Badgers, Ducks roll at BC in NCAA Second Round

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american-eagles-v-wisconsin-badgers-20140320-172812-302The first session of NCAA Tournament second round games in Milwaukee, Wis. featured very little drama. Both contests saw solid spurts from the lower seeds in the first half, but the higher seeds ended up flexing their muscles to pull away in the final 20 minutes.

As expected, second-seeded Wisconsin played in front of an overwhelming home-court advantage as nearly 17,000 Badger fans packed the BMO Harris Bradley Center.

After Frank Kaminsky helped Wisconsin to an 8-2 start, John Schoof and Darius Gardner rallied American sparking a stunning 17-5 run.

A jumper from Tony Wroblicky put the Eagles up by six points with 8:48 to play in the half much to the befuddlement of the sea of red in the stands.

Sam Dekker and Ben Brust stepped up for the Badgers, however, as Wisconsin closed the half on a 19-3 run, reversing the momentum and taking American out of its slow-paced, defensive style of play.

“We knew coming out they were going to hit some shots early,” freshman Nigel Hayes said. “We made a few mistakes – we went under a couple screens, we switched things we shouldn’t have which gave them shots, and they knocked those shots down. During the timeout we knew that we had to correct those mistakes and did a much better job after that.”

After the break, it was all Bucky. The Eagles would score just 13 points the rest of the way, while Bo Ryan’s team turned a short-lived thriller into a laugher. Wisconsin rolled into the second half as it quickly built its run to 50-9, showing no mercy and leaving American in the dust.

“It was just ball pressure, and not letting them get any of their backdoor cuts,” Kaminsky said. “We really frustrated them and made them take some bad shots.”

Junior Traevon Jackson led the Badgers with 18 points, while Brust knocked down four of Wisconsin’s 10 3-pointers. Dekker also stood out with 11 points and a team-leading six rebounds. Wroblicky and Schoof led American with 11 points each, with Schoof hitting three of five attempted treys.

“It was an awesome experience to play in the tournament,” Schoof said. “We were looking forward to the game the most and wishing it turned out a little better. But, it was a great year, we won the Patriot League Championship. All year we took the season one game at a time, and it’s sad it’s over.”

In the 75-35 rout, Wisconsin came away with its largest margin of victory ever in the NCAA Tournament, surpassing a 24-point win over Montana in 2011. American’s 35 points were a season low, as they made a total of three shots from the field in the second half.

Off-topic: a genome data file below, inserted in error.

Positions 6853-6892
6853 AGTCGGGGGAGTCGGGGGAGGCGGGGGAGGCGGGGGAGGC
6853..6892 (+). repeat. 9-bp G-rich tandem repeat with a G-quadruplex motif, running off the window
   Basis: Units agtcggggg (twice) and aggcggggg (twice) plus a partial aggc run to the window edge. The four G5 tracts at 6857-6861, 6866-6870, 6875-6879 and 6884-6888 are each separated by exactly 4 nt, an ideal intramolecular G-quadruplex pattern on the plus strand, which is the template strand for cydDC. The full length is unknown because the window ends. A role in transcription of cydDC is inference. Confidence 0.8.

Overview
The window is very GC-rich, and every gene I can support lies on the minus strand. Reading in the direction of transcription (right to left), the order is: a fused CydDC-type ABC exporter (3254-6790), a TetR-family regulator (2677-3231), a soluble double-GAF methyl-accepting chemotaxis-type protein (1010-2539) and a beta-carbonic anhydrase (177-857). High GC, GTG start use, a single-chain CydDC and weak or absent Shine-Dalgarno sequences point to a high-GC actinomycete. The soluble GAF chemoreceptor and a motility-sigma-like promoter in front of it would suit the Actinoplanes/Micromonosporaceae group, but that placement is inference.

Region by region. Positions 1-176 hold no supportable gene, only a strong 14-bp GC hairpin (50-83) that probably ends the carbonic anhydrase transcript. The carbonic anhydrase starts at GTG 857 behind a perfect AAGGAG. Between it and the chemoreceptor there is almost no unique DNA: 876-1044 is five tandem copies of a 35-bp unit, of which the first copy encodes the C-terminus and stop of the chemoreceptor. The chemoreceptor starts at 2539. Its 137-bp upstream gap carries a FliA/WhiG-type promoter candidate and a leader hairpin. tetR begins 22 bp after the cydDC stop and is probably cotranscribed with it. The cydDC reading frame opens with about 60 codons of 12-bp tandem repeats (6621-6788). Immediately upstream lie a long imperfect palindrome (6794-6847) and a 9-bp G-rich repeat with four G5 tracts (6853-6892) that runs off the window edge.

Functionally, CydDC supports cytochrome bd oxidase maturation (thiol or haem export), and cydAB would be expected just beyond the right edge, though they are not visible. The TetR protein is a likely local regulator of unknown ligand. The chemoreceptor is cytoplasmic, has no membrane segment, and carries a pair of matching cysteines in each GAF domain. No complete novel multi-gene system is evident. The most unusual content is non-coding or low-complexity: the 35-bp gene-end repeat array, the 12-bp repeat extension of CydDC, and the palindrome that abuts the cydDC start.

Photo via Latimes.com

Photo via Latimes.com

Bucky’s next opponent, the Oregon Ducks, handled Brigham Young in the second game of the double-header. The Ducks would take a 4-2 lead early and never look back, but the Cougars kept the game interesting with a few rallies.

Down 52-42 with 14:04 left in the game, the Cougars put together an 11-4 run thanks to a pair of threes from junior Matt Carlino. With the deficit down to three points, however, Brigham Young could not sustain momentum, and redshirt sophomore Elgin Cook helped Oregon break away again to finish the game on a 22-6 run.

Cook finished with a game-high 23 points off the bench and combined with forward Richard Amardi to pull down 16 rebounds.

“It’s definitely special to me confidence-wise, but overall it means nothing,” Cook said. “We’re not satisfied, we haven’t won anything yet.”

The Ducks displayed great depth in the win, picking up 49 bench points in a game that saw 14 Oregon players put in minutes.

The Cougars sorely missed lead scorer Kyle Collinsworth who went down with a torn ACL in the West Coast Conference tournament.

“Kyle, he’s a guy that you can’t replace, and he brings so much to our team but, you know, even with him out, I thought we had chances to win this game,” junior Tyler Haws said.  “We cut it to three, and I thought we had momentum, and guys stepped up. Even when shots weren’t falling, they stayed in mentally.  So, even with him out, I’m proud of the way we fought and thought we had our chance.”

Haws led BYU with 19 points, while Carlino and Eric Mika combined for 30. The high-powered Cougars shot just 37.9 percent in the second half, while the Ducks knocked down 15 of their 27 second-half field goals.

After a pair of impressive performances, Wisconsin and Oregon will play a 2012 Rose Bowl rematch in the third round in what promises to be an exciting, fast-paced spectacle.

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